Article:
The pandemic pushed the growth rate to 54 percent in the quarter before its IPO but since then, it has been in constant decline, which is expected to reach 18 percent in the quarter that just ended. According to its forecasts, it will end the year with earnings of $227 million with a negative EBITDA (earnings before interest, taxes, depreciation, and amortization) of around $25 million.

“One of the reasons for the decline in growth is the bonanza in online commerce in 2020 and at the same time there are assessments that there was a decline in purchases on Black Friday and Cyber Monday, this November,” a source familiar with the field said. In the third quarter of 2021, online sales in the United States were 13 percent of all sales – as opposed to 13.8 percent in the same quarter in 2020. At the height of the pandemic, in the second quarter of 2020, online sales were 16 percent of all sales.

A cargo ship waits near a shore in California last year. The global supply chain problems are only one of Riskified's problemsCredit: MIKE BLAKE/Reuters

Add to this the problems in the supply chain, which have still not ended, which led many customers to “out of stock” messages when making an online purchase. Wayfair, for example, is one of the leading online retail furniture vendors in the world and a client of Riskified. In the third quarter Wayfair reported a decline in income of about 19 percent. Another thing bothering investors is regulation in Europe, which infringes on the need for Riskified’s products.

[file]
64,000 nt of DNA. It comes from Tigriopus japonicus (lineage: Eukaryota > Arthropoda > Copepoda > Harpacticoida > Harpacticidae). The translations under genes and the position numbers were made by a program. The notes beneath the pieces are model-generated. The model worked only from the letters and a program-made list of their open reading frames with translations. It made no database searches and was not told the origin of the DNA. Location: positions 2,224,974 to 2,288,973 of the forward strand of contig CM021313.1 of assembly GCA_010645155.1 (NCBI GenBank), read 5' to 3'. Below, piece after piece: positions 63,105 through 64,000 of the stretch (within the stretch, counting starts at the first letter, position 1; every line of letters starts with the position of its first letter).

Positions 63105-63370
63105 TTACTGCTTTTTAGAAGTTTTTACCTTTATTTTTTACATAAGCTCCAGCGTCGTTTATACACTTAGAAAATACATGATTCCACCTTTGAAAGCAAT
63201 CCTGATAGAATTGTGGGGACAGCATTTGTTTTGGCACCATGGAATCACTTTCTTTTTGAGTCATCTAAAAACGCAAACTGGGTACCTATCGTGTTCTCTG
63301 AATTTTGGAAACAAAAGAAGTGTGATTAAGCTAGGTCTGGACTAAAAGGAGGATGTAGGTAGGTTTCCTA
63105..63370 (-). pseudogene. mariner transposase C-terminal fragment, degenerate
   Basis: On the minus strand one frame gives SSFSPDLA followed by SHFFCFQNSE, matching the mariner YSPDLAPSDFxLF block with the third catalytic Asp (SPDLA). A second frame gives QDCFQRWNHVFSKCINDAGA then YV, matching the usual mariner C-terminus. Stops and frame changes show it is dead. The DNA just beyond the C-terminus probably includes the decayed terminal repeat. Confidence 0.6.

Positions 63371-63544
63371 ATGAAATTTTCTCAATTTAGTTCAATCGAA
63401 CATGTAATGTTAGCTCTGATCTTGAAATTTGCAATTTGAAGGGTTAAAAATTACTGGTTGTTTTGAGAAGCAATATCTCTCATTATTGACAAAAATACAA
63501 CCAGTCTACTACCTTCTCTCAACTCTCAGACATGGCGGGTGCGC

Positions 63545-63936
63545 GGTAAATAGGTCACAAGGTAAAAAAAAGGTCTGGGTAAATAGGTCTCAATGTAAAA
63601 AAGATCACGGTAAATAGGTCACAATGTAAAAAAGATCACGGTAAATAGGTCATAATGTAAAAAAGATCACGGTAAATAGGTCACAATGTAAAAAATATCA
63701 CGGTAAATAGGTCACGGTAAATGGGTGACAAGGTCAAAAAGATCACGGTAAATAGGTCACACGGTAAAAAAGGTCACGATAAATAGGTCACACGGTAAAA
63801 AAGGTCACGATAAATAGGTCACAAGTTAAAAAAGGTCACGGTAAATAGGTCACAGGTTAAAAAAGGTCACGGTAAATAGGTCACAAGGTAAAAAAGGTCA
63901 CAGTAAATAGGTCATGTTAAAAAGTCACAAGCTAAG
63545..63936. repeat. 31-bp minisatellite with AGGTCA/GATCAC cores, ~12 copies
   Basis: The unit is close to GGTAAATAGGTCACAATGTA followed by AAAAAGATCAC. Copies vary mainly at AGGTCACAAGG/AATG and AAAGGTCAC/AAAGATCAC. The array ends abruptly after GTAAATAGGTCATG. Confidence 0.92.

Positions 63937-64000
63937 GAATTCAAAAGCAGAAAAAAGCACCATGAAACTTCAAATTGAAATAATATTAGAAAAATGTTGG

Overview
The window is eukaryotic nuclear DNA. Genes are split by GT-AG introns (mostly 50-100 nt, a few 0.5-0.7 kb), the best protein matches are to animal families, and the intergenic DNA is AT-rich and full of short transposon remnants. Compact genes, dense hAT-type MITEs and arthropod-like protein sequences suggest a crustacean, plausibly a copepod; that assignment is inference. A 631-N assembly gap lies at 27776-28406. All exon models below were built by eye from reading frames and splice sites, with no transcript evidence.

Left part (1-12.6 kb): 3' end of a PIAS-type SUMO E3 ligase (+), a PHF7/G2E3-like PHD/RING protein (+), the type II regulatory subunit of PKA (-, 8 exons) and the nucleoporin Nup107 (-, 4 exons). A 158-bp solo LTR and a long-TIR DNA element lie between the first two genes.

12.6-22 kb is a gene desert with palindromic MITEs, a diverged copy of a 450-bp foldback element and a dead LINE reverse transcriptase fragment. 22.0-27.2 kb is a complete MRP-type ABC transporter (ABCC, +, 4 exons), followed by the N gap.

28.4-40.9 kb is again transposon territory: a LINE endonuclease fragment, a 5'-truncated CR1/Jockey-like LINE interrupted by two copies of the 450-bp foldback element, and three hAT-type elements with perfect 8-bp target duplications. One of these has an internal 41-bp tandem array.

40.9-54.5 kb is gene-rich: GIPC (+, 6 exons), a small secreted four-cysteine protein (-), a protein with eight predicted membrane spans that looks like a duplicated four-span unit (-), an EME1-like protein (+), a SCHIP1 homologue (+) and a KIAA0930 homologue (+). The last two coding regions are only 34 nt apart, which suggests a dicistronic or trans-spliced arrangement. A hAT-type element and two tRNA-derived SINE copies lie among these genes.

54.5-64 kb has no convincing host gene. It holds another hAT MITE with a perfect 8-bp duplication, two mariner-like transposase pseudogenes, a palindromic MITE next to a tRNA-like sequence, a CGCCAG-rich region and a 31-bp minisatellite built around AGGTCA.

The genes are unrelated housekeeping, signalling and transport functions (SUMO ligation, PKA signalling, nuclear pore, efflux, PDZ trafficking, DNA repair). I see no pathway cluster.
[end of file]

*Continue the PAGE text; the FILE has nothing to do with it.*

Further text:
Conflict of interests or a winning model?

Riskified’s model is based on chargebacks (when a cardholder disputes a charge with their bank). In the case of fraud, the credit card company reimburses the customer, but it requires merchants to be responsible for compensation. If that happens frequently, the credit card company blacklists the business. So the business’ activity in the end is based on two things: its overall rate of approved transactions and the rate of transactions approved and found fraudulent. Riskified offers a chargeback guarantee – that is, it takes upon itself responsibility for chargebacks due to fraud, allowing more deals to be approved at lower risk.

If the rate of fraud is higher than what Riskified committed to – it takes payment on itself, and if it’s lower, it makes a profit. Riskified reported in its prospectus that the earnings of its ten biggest clients rose by an average of 8 percent after they began using the company’s products, and the chargeback expenses declined by 38 percent.